Never knowingly undersolved.

Guardian 24885 / Chifonie

Posted by mhl on December 17th, 2009


Quite a tough puzzle today, I thought, with a few words I wasn’t familiar with – these were all quite guessable from the clues though.

1. PESTERED P = “Penny” + (STEERED)*
5. DURESS DRESS = “Don” around U = “bend”; nicely paired with the previous clue
9. WHINCHAT INCH = “move slowly” in WHAT
12. EAGLE Double definition; two under par in golf and the comic famous for Dan Dare (and excellent cutaway diagrams, from the few issues I’ve seen…)
13. OVERREACT RE (Royal Engineers) = “soldiers” in OVERACT = “ham”
14. BUTTERSCOTCH A nice charade: B = “Bachelor” + UTTERS = “says” + COT = “bed” + CH = “companion” (as in Companion of Honour)
18. DISORIENTATE IS + ORIENT = “East” in DATE = “time”
21. MARRAKESH RAKE = “search” in MARSH = “swamp”
23. MOUSE MO = “Dcotor” + USE = “practice”
24. ENSURE [c]ENSURE = “rebuke”
25. BARRACKS BAR = “pub” + RACKS = “fittings”
26. ERODED ED = “journalist” around RODE = “travelled”
27. STAND OUT STOUT = “porter” around AND = “joiner”
1. PAWNEE Double definition: “uncle” is slang for a pawnbroker and the other is a reference to the Pawnee, a Native American tribe. (Personally, I think this use of “brave” is a very dated association that we could do without in crosswords.)
2. STINGY STING = “irritate” + Y[outh]
3. EXCHEQUER EX = “former” + CHEQUER = “draughtsman”; this took me a while to get – a “draughts man” might be a piece in the game of chequers…
4. ERATOSTHENES ERATO’S = “Muse’s” + THEN = “former” + E S = “quarters” (of a compass)
8. STRETCHY RETCH = “Throw up” in STY = “pigpen”
15. CATAMARAN A TAMAR = “a river” in CAN = “Canada”
16. ADAM BEDE DAM = “confine” + BED in A&E
17. ESPRESSO ES = “Bridge opponents” (East and South) + PRESS = “demand” + O = “round”
19. NUNCIO NUN = “sister” + C = “caught” + I = “one” + O = “old”
20. TEA SET TEASE = “Ridicule” + T’ + “the regional”
22. AGREE Hidden answer

26 Responses to “Guardian 24885 / Chifonie”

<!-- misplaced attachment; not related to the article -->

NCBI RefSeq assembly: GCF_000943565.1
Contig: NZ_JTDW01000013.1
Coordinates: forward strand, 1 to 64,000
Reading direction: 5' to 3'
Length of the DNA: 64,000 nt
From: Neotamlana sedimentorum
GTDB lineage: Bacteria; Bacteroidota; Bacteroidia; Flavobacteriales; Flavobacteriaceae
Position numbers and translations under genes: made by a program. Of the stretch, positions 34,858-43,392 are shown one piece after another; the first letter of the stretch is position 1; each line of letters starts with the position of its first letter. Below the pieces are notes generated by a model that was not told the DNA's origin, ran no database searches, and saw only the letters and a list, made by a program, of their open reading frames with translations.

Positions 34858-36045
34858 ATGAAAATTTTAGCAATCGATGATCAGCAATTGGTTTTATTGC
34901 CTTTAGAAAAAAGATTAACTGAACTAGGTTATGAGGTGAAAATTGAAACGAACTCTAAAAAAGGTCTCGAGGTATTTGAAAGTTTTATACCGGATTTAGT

1. Bryan says:

    Many thanks, mhl, I thoroughly enjoyed this.

    All the clues worked for me but, in some cases, only after some pondering.

    I hereby declare Chifonie ‘The Best Setter Ever’.

    I was going to announce a Peerage but I don’t know whether the Setter is a Man or a Woman.

    From the quality of the puzzle, I would assume a Man but from the ending of the Setter’s Pseudonym maybe a Woman.

  2. Eileen says:

    Thanks, mmhl.

    I enjoyed this much more than Chifonie’s last puzzle. [It’s a man, Bryan: like you, I thought for ages that the name sounded feminine = he’s Armonie in the FT! Then I got Jonathan Crowther’s ‘A-Z of Crosswords’, which tells me they’re mediaeval names for the hurdy-gurdy.]

    I thought 22dn was particularly neat. The only one I wasn’t happy with was 5ac: ‘don = dress’ – and I know Andrew won’t be, either!

    [It really is odd how quite unusual words crop up in puzzles at [almost] the same time. BUTTERSCOTCH appeared in yesterday’s FT [Satori’s [Taupi’s] final puzzle.]

  3. Eileen says:

    Sorry mhl!

    Bryan, I hope you’re noticing I’ve ignored your final remark! :-)

  4. Andrew says:

    Thanks mhl – unlike you I actually found this pretty easy (though not in a bad way), with, as you say, the obscure words being clearly clued. As an ex-mathematician I easily got ERATOSTHENES, famous for his sieve of prime numbers (among other achievements). 14ac was very nice with its clever charade and cheeky surface reading.

    My only quibble is (again) with “dress” = “don” in 5ac.

  5. Andrew says:

    You read my mind, Eileen!

  6. liz says:

    Thanks, mhl. I enjoyed this too and didn’t find it too difficult, although I couldn’t get the end of 4dn. I had ERATOST and the other checking letters, but drew a blank on the rest. Some very neat clueing.

  7. Orange says:

    Found this really straightforward – must think on the same lines as the setter!

    How is T “the regional” in 20d though?

  8. Chunter says:

    4dn: in March a book entitled ‘The Large Sieve And Its Applications’ by Emmanuel Kowalski was placed 5th in the annual competition for the oddest book title of the year.

  9. Eileen says:


    As in ‘trouble at t’ mill': “Northern dialect form of ‘the'” [Chambers].